IRS gets more relief payments out after delays

The IRS said that after initial problems, it is getting more of the second round of relief payments to taxpayers.

The government began distributing the payments, worth $600 per eligible adult and dependent, at the end of December.

However, many people who filed their taxes with an online preparation service initially found that their payment did not make it to them directly. That is because money may have been sent to a temporary bank account established by the tax preparer, which is no long active. By law, the financial institution must return payments sent to closed or inactive accounts.

While there is no exact measure of how often this happened, the National Consumer Law Center estimates that up to 20 million Americans may have been impacted by the administrative issue.

Some H&R Block and Turbotax customers may find relief payments sent to wrong account

A number of tax preparation companies said that they were able to resolve the issues. H&R Block said its customer payments were processed as of last Wednesday, January 6. Aside from special cases, H&R Block said its customers should have received their payments already. TurboTax said that payments for customers affected by the error were deposited on Friday.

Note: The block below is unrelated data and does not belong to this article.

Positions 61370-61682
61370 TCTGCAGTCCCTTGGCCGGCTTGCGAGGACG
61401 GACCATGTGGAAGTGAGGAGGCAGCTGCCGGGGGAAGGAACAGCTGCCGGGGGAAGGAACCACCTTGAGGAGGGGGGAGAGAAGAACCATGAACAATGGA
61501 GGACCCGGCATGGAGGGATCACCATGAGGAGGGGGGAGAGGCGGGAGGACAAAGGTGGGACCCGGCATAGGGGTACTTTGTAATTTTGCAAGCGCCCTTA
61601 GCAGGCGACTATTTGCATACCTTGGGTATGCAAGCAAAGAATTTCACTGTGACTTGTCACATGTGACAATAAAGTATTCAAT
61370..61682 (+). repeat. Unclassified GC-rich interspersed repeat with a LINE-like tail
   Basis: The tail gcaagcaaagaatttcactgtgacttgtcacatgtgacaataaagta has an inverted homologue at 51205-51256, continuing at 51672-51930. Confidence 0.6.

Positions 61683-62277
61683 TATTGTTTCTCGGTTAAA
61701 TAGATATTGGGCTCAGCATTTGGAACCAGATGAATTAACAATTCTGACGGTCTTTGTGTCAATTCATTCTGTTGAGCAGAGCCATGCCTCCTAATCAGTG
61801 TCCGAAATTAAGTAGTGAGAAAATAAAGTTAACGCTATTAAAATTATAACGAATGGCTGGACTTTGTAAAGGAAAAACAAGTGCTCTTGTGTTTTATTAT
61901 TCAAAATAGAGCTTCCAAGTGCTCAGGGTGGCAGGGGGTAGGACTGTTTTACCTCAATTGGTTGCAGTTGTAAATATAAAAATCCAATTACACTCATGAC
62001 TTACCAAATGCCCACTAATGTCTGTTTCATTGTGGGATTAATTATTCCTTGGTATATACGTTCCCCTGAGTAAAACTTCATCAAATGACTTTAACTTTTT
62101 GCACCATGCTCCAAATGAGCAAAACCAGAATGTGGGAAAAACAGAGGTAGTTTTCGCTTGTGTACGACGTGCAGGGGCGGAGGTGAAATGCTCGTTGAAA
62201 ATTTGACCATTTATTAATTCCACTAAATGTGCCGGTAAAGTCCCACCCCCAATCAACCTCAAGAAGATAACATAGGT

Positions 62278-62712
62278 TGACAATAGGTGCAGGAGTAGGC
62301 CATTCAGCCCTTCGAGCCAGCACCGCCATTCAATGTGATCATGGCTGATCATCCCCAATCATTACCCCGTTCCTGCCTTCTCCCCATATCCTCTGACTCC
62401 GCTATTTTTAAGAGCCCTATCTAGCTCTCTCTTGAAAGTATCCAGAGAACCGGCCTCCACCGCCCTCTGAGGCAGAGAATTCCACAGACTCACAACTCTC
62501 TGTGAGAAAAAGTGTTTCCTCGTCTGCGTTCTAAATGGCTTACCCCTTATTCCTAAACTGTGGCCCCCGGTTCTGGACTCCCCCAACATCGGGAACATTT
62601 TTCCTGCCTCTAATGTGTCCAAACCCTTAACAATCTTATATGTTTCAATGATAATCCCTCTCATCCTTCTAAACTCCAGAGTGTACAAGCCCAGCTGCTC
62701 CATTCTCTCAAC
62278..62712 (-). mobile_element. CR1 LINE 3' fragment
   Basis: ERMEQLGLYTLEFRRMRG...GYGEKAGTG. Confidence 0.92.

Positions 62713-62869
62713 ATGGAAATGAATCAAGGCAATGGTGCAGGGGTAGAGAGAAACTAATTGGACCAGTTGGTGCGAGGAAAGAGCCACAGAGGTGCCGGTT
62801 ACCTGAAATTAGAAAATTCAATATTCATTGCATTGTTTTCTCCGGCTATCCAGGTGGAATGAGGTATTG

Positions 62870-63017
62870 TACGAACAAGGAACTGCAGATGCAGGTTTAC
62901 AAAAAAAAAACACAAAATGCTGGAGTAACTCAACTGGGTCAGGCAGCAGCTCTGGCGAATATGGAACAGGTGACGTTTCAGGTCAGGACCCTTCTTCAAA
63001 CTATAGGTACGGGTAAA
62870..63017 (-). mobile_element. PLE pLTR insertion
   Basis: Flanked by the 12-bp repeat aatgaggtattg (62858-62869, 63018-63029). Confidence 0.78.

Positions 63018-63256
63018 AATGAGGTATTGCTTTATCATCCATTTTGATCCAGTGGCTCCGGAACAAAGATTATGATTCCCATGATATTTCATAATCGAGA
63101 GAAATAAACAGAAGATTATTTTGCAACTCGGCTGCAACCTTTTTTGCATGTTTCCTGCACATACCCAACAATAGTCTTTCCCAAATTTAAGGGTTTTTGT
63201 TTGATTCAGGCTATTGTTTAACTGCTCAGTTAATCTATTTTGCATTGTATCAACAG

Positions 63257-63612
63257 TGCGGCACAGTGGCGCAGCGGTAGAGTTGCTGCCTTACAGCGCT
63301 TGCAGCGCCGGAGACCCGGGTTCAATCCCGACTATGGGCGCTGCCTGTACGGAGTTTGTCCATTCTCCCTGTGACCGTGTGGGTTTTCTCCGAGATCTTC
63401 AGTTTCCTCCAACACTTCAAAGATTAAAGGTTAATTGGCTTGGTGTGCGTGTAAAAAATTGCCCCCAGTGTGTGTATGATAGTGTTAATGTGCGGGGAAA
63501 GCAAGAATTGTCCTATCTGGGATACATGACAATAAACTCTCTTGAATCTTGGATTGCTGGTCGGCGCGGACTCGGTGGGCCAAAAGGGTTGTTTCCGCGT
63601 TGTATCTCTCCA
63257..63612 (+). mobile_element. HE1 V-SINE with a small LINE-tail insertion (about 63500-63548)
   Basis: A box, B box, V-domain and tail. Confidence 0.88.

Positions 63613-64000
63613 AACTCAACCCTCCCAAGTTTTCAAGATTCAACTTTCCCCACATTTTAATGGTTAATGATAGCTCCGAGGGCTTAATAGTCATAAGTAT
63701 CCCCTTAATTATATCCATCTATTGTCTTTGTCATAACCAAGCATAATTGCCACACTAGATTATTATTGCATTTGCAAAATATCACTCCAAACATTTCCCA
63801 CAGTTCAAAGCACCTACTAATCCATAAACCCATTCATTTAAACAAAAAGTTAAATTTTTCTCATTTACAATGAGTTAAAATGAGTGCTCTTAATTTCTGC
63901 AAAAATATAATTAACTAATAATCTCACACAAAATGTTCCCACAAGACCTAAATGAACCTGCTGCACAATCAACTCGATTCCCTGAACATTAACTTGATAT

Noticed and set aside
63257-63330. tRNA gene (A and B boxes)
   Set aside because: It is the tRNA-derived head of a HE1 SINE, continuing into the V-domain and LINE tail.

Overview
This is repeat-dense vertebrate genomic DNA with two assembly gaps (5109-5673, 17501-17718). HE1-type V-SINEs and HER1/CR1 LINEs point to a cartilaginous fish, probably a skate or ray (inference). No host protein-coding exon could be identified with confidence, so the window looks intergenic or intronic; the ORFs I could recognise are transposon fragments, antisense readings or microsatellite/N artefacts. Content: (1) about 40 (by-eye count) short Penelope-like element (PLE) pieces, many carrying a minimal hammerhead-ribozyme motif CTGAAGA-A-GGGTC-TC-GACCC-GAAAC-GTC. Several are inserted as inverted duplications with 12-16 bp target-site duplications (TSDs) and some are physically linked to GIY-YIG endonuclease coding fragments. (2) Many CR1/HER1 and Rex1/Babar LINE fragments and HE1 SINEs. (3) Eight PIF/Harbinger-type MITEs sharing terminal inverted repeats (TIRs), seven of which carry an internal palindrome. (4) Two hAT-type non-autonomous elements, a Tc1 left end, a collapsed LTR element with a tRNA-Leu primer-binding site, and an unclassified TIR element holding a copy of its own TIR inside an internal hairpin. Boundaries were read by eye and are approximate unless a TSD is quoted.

The IRS said Tuesday that it worked over the weekend to help a smaller set of impacted taxpayers and is reissuing payments for eligible taxpayers whose accounts may have been closed. Those reissued payments may come in the form of a direct deposit or by mail — either as a paper check or debit card.

It did not have a measure of how many taxpayers are due or have received these reissued payments.

The IRS reiterated that the information taxpayers see online with its Get My Payment tool may not be accurate as they work through the updates.

No action is needed for most eligible taxpayers to get the payment. While the IRS continues to deliver the payments, those eligible taxpayers who don’t receive a payment, or received an insufficient amount, can claim it using the Recovery Rebate Credit when they file their 2020 tax return.